Twenty years later, it is still mostly the domain of those willing to tread in dangerous waters or for artists who want to engage their own fans by allowing them to remix work as part of the growing participatory culture community. For remix artists who might be looking to push their ideas further, it’s unlikely they can put their work into the public without a sizable budget.
Having read all of Lessig’s work and seen two recent documentaries about the remix culture (Brett Gaylor’s RIP: A Remix Manifesto and Benjamin Franzen’s Copyright Criminals), I wanted to speak with Lessig about how current musicians could utilize Creative Commons and share with their own audience as well as look at how we music fans can better understand this era of shared creativity, which dramatically changes the idea of those performers vs. us in the audience.
In addition to these films and Lessig’s Remix book, some good reads on the subject include DJ Spooky’s book Sound Unbound (2008) and Matt Mason’s The Pirate’s Dilemma: How Youth Culture is Reinventing Capitalism (2009).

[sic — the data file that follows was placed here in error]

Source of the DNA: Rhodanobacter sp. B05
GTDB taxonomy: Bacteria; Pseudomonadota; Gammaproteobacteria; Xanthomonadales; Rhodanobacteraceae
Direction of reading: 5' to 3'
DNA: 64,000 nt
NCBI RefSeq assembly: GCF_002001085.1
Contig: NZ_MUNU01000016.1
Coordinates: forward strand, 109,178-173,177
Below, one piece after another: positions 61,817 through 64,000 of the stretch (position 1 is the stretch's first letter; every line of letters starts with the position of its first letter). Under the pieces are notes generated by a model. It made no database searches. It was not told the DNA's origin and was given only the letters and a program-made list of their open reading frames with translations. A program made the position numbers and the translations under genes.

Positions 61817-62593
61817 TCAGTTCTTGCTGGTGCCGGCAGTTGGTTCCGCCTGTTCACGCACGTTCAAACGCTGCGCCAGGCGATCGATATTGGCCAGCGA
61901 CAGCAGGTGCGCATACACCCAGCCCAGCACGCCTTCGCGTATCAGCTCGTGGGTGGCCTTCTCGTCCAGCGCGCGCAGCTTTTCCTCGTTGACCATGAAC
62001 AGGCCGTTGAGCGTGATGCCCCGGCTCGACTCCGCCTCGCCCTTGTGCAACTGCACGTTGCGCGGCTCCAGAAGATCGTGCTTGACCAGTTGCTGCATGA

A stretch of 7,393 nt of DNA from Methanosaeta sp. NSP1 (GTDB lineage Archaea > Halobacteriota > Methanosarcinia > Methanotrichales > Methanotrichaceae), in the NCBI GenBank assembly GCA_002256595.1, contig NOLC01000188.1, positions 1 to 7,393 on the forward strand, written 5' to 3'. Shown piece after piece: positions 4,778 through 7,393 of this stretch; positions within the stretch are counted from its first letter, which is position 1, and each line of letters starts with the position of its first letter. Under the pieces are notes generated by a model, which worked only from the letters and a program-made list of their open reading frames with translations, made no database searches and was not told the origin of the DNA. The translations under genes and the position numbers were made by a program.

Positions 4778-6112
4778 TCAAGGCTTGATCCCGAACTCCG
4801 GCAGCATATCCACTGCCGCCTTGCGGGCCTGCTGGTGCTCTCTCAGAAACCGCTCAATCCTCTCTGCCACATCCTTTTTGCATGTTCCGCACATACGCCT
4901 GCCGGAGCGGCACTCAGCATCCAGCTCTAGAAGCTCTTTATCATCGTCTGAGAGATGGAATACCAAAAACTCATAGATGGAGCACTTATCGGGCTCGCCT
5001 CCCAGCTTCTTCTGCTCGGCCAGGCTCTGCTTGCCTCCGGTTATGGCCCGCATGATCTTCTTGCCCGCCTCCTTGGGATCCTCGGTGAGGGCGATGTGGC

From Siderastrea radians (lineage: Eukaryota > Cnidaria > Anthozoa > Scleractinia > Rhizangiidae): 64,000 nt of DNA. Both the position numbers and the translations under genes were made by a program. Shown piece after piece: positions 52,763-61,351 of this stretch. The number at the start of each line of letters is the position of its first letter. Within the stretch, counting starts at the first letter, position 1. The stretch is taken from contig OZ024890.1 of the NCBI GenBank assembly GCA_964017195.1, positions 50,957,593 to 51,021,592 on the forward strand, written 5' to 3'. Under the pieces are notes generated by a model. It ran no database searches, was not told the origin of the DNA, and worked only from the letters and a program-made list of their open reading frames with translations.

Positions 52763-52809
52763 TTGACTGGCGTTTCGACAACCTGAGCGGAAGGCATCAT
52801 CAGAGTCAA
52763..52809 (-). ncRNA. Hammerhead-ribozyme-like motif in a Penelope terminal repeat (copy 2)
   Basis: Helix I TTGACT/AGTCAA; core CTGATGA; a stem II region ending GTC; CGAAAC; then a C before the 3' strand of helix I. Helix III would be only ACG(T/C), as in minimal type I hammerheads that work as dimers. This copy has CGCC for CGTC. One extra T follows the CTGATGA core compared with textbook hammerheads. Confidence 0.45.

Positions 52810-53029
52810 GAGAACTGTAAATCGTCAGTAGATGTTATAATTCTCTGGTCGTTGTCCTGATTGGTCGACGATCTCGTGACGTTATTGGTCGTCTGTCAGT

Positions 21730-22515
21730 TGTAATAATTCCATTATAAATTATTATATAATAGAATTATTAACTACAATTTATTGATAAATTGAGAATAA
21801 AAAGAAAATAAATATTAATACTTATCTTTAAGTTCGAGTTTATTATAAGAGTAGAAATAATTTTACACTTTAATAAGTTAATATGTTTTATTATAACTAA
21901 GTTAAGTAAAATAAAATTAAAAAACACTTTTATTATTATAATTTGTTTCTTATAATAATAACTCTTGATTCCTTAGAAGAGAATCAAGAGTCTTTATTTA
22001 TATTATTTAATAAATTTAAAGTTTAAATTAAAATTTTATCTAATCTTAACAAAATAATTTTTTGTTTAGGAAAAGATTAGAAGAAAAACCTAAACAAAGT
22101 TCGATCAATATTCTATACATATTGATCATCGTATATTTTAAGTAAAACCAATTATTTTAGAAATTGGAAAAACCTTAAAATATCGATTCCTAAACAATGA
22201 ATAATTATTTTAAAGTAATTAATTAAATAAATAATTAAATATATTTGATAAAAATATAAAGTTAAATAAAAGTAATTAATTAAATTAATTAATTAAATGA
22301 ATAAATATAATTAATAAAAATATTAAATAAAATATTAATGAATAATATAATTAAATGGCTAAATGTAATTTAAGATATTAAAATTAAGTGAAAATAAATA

The show includes music from the earlier era of sampling as well as some recent examples of mainstream musicians offering up their work for remixing, including David Byrne and Brian Eno, Nine Inch Nails, Radiohead, and Bjork.
I sat down with Lessig at his office at Harvard Law School to discuss:
* why it’s unlikely the current copyright system will change
* why Greg Gillis, also known as Girl Talk, has not been sued
* how Creative Commons works and how musicians can use it to engage their fans even more
Songs included in the interview include:
1) Public Enemy: Welcome to the Terrordome (Welcome to the Terrordome) (in preview)
2) Grandmaster Flash: The Adventures of Grandmaster Flash on the Wheels of Steel
3) De La Soul: Me Myself and I (3 Feet High and Rising)
4) Public Enemy: Night of the Living Baseheads
5) DJ Moule: Black Sabotage remix of Beastie Boys‘s Sabotage
6) Radiohead: Reckoner (In Rainbows)
7) Nick Olivetti: Nasty Fish remix of Radiohead‘s Reckoner
8) David Byrne + Brian Eno: Help Me Somebody (My Life in the Bush of Ghosts)
9) Owl Garden: Secret Somebody remix of David Byrne + Brian Eno‘s Help Me Somebody
10) Mr. Briggs Hit me somebody remix of David Byrne + Brian Eno‘s Help Me Somebody
11) Girl Talk: No Pause (Feed the Animals)
12) Girl Talk: In Step (Feed the Animals)
13) Danger Mouse: Encore (The Gray Album)